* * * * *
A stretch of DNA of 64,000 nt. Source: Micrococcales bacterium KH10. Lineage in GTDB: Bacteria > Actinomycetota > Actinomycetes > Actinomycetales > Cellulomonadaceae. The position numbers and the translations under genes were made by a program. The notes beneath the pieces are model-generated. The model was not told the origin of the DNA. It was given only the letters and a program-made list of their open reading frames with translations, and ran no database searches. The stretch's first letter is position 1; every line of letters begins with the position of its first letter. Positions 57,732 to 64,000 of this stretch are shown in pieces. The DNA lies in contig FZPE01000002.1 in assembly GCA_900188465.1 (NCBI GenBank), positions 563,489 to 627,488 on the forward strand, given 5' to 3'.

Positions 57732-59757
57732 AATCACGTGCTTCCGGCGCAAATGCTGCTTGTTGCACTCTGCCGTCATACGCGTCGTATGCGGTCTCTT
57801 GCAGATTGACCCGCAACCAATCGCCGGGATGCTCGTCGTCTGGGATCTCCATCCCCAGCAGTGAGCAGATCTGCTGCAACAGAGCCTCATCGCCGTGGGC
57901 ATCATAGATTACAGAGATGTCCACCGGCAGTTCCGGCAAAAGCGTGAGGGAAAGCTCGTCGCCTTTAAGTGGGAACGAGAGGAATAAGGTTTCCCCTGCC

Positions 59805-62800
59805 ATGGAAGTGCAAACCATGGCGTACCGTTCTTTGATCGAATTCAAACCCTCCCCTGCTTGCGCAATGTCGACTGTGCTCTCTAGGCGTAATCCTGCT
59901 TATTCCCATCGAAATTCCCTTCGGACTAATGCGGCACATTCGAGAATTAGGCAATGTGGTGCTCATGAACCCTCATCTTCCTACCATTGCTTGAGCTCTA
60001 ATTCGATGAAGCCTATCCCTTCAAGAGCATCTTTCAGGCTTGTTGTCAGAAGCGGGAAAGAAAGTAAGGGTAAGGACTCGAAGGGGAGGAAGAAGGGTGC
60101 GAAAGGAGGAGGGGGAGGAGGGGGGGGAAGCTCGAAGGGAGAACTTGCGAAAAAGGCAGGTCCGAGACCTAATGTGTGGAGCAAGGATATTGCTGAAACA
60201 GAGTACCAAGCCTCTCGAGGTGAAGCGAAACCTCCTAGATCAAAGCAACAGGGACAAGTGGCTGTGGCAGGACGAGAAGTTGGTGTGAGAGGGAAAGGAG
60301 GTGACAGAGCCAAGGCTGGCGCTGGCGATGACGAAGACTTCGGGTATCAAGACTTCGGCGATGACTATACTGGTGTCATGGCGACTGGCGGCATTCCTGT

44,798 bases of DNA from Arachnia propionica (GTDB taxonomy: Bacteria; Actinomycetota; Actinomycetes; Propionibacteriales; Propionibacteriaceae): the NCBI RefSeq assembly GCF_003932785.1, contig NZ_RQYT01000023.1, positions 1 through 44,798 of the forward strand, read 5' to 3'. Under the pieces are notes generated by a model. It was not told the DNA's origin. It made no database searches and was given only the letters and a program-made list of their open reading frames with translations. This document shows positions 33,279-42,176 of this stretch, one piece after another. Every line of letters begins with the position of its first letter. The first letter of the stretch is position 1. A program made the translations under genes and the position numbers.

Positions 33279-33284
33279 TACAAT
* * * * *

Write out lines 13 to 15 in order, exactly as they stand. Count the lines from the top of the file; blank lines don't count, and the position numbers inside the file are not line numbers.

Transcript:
44,798 bases of DNA from Arachnia propionica (GTDB taxonomy: Bacteria; Actinomycetota; Actinomycetes; Propionibacteriales; Propionibacteriaceae): the NCBI RefSeq assembly GCF_003932785.1, contig NZ_RQYT01000023.1, positions 1 through 44,798 of the forward strand, read 5' to 3'. Under the pieces are notes generated by a model. It was not told the DNA's origin. It made no database searches and was given only the letters and a program-made list of their open reading frames with translations. This document shows positions 33,279-42,176 of this stretch, one piece after another. Every line of letters begins with the position of its first letter. The first letter of the stretch is position 1. A program made the translations under genes and the position numbers.

Positions 33279-33284
33279 TACAAT